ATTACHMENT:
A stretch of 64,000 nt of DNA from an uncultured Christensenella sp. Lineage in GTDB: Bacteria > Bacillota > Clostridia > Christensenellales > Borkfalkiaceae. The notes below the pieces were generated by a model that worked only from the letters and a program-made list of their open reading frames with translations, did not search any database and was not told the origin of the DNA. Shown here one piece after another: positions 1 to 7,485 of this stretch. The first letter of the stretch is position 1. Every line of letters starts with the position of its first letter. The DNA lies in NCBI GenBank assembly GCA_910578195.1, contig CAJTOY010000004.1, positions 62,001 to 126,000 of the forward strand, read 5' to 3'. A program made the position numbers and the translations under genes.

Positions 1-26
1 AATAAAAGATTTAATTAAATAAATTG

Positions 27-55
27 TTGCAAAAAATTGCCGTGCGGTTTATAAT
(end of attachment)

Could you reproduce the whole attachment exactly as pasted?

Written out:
A stretch of 64,000 nt of DNA from an uncultured Christensenella sp. Lineage in GTDB: Bacteria > Bacillota > Clostridia > Christensenellales > Borkfalkiaceae. The notes below the pieces were generated by a model that worked only from the letters and a program-made list of their open reading frames with translations, did not search any database and was not told the origin of the DNA. Shown here one piece after another: positions 1 to 7,485 of this stretch. The first letter of the stretch is position 1. Every line of letters starts with the position of its first letter. The DNA lies in NCBI GenBank assembly GCA_910578195.1, contig CAJTOY010000004.1, positions 62,001 to 126,000 of the forward strand, read 5' to 3'. A program made the position numbers and the translations under genes.

Positions 1-26
1 AATAAAAGATTTAATTAAATAAATTG

Positions 27-55
27 TTGCAAAAAATTGCCGTGCGGTTTATAAT